Journal article

Validity of automated FreeSurfer segmentation compared to manual tracing in detecting prenatal alcohol exposure-related subcortical and corpus callosal alterations in 9- to 11-year-old children


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Publication Details

Author list: Biffen SC, Warton CMR, Dodge NC, Molteno CD, Jacobson JL, Jacobson SW, Meintjes EM

Publisher: Elsevier: Creative Commons / Elsevier

Publication year: 2020

Journal: NeuroImage: Clinical

Journal name: NeuroImage. Clinical

Volume number: 28

Start page: 1

End page: 14

Total number of pages: 14

ISSN: 2213-1582

eISSN: 2213-1582


Abstract

In recent years a number of semi-automated and automated segmentation tools and brain atlases have been developed to facilitate morphometric analyses of large MRI datasets. These tools are much faster than manual tracing and demonstrate excellent test-retest reliabilities. Reliabilities of automated segmentations relative to "gold standard" manual tracings have, however, been shown to vary by brain region and in different cohorts. It remains uncertain to what extent smaller brain volumes and potential changes in grey/white matter contrasts in paediatric brains impact on the performance of automated methods, and how pathology may influence performance. This study examined whether using data from automated FreeSurfer segmentation would alter our ability, compared to manual segmentation, to detect prenatal alcohol exposure (PAE)-related volume changes in subcortical regions and the corpus callosum (CC) in pre-adolescent children. High-resolution T1-weighted images were acquired, using a sequence optimized for morphometric neuroanatomical analysis, on a Siemens 3T Allegra MRI scanner in 71 right-handed, 9- to 11-year-old children (27 fetal alcohol syndrome (FAS) and partial FAS (PFAS), 25 non-syndromal heavily exposed (HE) and 19 non-exposed controls) from a high-risk community in Cape Town, South Africa. Data from timeline follow-back interviews administered to the mothers prospectively during pregnancy were used to quantify the amount of alcohol (in ounces absolute alcohol per day, AA/day) that the children had been exposed to prenatally. Volumes of corpus callosum (CC) and bilateral caudate nuclei, hippocampi and nucleus accumbens (NA) were obtained by manual tracing and automated segmentation using both FreeSurfer versions 5.1 and 6.0. Reliability across methods was assessed using intraclass correlation (ICC) estimates for consistency and absolute agreement, and Cronbach's α. Ability to detect regions showing PAE effects was assessed separately for each segmentation method using ANOVA and linear regression of regional volumes with AA/day. Our results support findings from other studies showing excellent reliability across methods for easy-to-segment structures, such as the CC and caudate nucleus. Volumes from FreeSurfer 6.0 were smaller than those from version 5.1 in all regions except the right caudate, for which they were similar, and right hippocampus and CC, for which they were larger. Despite poor absolute agreement between methods in the NA and hippocampus, all three segmentation methods detected dose-dependent volume reductions in regions for which reliabilities on ICC consistency across methods reached at least 0.70, namely the CC, and bilateral caudate nuclei and hippocampi. PAE-related changes in the NA for which ICC consistency did not reach this minimum were inconsistent across methods and should be interpreted with caution. This is the first study to demonstrate in a pre-adolescent cohort the ability of automated segmentation with FreeSurfer to detect regional volume changes associated with pathology similar to those found using manual tracing.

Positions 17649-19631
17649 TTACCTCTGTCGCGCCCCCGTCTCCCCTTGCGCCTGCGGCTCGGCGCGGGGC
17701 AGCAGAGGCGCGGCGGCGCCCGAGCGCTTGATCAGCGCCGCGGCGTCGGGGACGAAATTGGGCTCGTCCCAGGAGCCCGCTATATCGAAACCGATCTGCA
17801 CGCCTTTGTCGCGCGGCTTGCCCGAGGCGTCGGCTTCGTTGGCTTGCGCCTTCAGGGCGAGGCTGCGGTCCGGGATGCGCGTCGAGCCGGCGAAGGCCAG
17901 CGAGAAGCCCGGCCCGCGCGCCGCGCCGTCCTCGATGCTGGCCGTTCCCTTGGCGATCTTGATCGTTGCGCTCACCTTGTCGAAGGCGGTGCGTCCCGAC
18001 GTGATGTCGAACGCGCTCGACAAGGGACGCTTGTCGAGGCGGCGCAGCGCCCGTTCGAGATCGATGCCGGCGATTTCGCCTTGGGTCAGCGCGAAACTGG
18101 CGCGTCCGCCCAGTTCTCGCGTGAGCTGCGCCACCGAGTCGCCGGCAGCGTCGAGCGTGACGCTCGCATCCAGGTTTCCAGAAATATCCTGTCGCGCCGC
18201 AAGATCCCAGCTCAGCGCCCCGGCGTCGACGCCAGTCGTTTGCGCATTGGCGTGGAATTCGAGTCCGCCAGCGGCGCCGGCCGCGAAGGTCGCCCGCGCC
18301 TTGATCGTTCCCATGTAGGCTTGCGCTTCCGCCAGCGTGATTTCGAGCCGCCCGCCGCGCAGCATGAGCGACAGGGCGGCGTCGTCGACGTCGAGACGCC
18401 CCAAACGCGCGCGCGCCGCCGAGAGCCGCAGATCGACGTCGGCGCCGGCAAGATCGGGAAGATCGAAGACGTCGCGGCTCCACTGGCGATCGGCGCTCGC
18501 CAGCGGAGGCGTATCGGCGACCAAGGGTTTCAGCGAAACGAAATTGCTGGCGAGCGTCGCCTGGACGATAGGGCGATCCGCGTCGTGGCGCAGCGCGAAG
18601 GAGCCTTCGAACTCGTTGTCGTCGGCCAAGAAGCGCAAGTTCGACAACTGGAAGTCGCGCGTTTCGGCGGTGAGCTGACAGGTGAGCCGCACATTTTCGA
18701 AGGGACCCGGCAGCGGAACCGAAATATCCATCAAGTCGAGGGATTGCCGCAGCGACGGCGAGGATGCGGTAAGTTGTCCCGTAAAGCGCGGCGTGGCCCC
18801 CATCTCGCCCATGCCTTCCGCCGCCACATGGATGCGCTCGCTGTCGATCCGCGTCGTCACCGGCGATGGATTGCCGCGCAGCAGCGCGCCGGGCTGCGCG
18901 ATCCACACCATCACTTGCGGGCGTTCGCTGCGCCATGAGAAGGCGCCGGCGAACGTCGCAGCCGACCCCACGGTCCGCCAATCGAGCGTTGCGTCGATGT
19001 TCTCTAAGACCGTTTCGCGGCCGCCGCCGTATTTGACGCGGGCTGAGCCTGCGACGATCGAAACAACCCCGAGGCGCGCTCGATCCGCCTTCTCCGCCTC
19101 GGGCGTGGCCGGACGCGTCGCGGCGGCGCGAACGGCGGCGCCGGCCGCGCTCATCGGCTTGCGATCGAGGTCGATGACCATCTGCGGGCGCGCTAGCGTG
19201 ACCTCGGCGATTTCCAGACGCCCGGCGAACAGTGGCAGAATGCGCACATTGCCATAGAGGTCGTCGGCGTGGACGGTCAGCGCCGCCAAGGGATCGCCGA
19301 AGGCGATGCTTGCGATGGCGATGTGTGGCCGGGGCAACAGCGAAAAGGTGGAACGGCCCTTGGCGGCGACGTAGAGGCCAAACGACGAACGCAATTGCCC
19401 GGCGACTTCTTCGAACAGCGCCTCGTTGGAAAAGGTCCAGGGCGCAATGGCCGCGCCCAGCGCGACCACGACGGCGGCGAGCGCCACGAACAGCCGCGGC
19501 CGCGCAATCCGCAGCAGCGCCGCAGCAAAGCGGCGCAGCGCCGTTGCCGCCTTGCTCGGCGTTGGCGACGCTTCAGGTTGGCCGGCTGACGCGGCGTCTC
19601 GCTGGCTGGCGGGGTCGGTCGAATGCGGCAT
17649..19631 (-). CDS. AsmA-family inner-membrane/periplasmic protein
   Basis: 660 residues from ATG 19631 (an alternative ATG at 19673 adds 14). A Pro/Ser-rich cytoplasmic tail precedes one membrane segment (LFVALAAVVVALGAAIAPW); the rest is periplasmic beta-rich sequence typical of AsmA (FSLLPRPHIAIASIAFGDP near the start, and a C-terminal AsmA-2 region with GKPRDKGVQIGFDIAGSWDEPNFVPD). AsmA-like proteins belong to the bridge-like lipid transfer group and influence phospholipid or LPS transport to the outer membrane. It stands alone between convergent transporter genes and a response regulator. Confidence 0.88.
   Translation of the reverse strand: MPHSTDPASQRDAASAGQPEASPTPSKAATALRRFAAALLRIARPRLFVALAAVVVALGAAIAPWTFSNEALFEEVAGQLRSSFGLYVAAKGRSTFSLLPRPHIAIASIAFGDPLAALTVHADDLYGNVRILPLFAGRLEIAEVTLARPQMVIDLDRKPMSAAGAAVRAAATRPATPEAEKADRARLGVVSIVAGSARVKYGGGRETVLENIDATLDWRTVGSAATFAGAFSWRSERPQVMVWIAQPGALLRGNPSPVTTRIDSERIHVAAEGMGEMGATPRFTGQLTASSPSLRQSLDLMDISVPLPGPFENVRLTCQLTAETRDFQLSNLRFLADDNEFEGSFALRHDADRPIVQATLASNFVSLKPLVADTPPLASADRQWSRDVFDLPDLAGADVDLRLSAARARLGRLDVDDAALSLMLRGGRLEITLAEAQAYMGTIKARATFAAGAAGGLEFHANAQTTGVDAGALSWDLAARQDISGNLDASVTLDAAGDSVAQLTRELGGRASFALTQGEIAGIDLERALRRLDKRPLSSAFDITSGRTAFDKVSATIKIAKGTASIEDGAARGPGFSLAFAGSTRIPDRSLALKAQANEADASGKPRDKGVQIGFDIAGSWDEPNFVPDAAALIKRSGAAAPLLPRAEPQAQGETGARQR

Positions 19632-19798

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Last updated on 2021-23-03 at 12:10